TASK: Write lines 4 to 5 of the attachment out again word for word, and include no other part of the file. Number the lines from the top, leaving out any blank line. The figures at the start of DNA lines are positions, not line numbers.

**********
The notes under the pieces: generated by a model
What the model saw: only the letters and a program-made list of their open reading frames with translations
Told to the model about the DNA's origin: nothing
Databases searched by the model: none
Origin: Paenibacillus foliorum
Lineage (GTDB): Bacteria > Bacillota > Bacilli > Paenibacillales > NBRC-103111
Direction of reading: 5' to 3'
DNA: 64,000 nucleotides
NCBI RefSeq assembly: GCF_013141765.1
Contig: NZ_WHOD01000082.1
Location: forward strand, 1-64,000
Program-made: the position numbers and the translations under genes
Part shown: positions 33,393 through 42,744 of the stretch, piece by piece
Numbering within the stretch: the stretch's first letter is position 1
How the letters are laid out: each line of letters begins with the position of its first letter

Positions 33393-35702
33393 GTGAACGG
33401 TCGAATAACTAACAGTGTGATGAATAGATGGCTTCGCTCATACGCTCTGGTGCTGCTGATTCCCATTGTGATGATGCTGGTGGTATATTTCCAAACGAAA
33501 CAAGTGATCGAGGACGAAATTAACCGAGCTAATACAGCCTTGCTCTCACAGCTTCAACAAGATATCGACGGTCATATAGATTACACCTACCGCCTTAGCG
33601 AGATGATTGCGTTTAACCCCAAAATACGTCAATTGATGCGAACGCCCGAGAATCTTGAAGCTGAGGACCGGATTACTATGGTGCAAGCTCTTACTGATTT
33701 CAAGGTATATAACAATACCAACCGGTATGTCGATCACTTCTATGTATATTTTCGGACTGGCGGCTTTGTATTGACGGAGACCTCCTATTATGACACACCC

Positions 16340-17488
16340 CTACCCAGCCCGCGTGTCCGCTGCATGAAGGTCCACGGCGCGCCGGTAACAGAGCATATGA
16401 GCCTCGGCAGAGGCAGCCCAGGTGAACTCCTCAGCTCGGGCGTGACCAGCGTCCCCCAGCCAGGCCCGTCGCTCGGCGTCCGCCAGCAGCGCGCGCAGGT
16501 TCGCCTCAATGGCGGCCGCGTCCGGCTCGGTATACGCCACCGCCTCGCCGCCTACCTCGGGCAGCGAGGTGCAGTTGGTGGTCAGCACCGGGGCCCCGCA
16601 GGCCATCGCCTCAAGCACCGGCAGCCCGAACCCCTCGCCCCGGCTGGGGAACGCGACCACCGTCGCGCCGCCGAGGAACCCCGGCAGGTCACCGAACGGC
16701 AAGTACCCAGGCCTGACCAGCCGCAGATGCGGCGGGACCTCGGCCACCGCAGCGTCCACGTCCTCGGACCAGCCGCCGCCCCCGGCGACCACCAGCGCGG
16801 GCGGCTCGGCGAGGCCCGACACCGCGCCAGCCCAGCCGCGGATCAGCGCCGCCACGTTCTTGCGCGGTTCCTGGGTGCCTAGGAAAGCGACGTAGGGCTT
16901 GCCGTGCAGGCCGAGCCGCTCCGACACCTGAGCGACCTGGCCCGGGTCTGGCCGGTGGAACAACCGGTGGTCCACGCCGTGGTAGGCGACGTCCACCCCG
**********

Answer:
Databases searched by the model: none
Origin: Paenibacillus foliorum